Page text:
On day one of #ThePerfectStorm, our series lifting the lid on the spiralling debt crisis, we explore why more and more young women are declaring themselves insolvent
It is over 50 years since the Equal Pay Act, but for the sixth successive year female debt and insolvency has risen faster than in any other demographic group, whilst amongst men, numbers have dropped. According to experts, in the last decade the state has offloaded the public debt onto individuals, and it is women who disproportionally now carry this burden, with a third of young women permanently in debt.
More than half the UK’s indebted population are women, and those under the age of 40 are particularly likely to be in debt. Continuing pay inequality, unfair burdens of care, financial abuse and gender discrimination combine to make younger women particularly vulnerable. In short, this rise of debt amongst young women is a pressing feminist issue.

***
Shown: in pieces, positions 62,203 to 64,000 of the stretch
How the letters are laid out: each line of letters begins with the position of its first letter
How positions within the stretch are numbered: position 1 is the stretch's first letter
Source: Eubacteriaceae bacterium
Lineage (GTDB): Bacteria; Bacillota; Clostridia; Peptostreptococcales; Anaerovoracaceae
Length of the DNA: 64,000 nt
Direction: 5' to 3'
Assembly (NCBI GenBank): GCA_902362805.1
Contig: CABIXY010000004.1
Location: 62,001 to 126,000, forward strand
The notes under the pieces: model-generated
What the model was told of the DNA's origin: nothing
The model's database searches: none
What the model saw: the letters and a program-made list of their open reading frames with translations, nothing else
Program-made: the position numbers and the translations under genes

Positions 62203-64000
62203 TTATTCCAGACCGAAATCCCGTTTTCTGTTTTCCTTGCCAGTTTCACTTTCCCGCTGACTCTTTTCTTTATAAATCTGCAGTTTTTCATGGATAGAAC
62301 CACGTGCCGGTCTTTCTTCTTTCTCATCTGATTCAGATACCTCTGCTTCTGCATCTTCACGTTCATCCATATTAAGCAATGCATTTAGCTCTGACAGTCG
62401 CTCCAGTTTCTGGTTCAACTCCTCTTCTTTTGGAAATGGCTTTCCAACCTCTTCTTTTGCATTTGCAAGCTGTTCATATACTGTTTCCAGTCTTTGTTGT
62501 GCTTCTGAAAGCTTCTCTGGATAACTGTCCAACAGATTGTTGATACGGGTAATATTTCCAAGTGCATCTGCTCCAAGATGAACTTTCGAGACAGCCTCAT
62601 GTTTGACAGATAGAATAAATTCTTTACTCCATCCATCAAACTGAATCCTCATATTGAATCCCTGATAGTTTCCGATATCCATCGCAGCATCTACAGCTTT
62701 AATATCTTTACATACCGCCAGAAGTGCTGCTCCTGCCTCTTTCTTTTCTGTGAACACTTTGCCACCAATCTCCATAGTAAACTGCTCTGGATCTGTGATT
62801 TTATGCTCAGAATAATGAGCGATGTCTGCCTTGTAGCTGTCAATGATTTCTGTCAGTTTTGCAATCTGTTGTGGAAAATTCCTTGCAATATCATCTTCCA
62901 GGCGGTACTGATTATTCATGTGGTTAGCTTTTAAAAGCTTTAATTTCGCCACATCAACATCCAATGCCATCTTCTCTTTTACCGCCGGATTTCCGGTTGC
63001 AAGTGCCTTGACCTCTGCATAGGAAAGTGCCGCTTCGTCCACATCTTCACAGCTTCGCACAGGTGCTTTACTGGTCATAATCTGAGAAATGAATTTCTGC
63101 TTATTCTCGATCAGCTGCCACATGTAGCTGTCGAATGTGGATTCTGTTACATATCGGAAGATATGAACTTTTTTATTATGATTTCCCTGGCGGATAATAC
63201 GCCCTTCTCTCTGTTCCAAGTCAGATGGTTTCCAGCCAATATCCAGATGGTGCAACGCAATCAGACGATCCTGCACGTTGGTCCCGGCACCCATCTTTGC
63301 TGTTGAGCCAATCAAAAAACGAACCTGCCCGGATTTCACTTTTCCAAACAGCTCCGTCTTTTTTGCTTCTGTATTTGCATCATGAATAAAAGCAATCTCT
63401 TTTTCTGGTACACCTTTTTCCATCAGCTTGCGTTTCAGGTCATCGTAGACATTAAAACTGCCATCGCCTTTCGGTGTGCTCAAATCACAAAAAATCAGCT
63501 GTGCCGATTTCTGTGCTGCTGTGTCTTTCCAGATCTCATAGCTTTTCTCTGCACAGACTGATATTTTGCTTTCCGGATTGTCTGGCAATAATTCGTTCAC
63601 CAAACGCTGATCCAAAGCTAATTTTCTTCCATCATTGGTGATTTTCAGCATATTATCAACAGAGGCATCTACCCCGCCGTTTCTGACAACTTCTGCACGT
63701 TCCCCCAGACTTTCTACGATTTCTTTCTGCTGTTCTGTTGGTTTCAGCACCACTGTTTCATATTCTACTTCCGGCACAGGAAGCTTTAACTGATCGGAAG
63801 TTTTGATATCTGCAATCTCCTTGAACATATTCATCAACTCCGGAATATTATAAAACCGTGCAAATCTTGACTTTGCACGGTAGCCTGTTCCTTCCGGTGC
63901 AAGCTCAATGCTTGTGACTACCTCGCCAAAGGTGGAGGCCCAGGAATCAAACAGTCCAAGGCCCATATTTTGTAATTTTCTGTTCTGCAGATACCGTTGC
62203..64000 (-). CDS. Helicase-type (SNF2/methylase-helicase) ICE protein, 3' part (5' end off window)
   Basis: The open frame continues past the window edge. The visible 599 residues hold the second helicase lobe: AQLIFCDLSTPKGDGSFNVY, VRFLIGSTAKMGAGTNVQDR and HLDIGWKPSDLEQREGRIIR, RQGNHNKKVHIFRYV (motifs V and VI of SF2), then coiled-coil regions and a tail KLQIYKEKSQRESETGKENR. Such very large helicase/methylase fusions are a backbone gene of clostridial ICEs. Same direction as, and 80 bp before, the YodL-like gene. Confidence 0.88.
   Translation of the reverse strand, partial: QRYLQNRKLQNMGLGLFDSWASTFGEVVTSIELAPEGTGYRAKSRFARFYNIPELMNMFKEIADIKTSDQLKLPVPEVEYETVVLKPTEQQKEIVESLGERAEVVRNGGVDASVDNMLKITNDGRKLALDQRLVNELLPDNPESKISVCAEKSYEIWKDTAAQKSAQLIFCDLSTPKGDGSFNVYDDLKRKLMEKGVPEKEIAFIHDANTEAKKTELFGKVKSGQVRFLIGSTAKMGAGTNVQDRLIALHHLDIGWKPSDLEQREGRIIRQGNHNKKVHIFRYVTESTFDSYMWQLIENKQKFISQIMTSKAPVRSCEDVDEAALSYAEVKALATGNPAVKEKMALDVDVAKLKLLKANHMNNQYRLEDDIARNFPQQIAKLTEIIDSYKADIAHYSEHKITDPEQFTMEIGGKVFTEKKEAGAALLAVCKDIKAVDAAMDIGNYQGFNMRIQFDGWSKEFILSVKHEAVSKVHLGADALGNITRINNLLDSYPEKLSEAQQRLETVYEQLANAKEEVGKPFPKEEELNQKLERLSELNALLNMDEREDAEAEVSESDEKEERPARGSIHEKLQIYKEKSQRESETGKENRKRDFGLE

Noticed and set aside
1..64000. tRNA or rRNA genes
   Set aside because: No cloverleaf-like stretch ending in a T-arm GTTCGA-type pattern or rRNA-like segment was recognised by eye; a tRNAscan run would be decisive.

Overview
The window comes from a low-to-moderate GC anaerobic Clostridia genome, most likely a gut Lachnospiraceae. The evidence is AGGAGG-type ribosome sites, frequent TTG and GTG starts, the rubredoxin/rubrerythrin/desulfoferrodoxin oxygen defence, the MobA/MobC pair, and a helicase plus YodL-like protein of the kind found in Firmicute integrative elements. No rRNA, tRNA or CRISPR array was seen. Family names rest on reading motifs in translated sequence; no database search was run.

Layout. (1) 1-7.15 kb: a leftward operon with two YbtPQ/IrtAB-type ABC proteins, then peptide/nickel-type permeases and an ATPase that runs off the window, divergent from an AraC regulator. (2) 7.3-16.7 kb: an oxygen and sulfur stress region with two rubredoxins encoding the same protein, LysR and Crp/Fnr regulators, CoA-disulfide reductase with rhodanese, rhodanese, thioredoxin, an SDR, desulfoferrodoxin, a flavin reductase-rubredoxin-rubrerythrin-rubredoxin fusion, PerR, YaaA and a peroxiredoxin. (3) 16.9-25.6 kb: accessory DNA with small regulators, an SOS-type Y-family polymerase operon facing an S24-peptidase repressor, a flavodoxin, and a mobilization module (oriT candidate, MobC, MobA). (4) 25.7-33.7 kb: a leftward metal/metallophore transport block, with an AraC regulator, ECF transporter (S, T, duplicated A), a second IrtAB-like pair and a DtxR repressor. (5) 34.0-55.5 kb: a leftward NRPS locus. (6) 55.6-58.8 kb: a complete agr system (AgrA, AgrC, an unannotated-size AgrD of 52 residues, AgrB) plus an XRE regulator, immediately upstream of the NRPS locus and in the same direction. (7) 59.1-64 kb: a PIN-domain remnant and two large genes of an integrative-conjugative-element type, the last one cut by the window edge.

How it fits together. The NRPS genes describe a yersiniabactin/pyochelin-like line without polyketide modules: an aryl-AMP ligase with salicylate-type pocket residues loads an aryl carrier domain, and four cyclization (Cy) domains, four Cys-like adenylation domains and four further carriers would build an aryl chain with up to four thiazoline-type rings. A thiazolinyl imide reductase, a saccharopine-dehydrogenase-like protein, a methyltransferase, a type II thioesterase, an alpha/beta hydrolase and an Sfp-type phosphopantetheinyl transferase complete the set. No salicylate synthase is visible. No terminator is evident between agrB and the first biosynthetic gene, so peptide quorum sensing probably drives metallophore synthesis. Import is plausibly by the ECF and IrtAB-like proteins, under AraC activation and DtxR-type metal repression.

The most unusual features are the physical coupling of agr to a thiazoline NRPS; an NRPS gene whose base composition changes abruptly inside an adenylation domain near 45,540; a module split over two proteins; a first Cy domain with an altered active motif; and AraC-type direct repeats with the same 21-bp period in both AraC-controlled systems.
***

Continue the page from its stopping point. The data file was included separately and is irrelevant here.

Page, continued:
Despite legislative change and four waves of feminism, traditional gender care roles stubbornly persist. The failure of the government’s shared parental leave initiative in 2015 is indicative enough of this – a mere two per cent of families took advantage of the scheme.
The financial implications of women being the main carer for their children is clear in the numbers of single mothers seeking debt advice. According to Step Change, the UKs leading debt charity, “Many people that encounter debt are single parents, and of course the majority we see and help are women.” The charity reported in 2018 that 21.5 per cent of their new clients were single parents, though only 6 per cent of UK households are single-parented.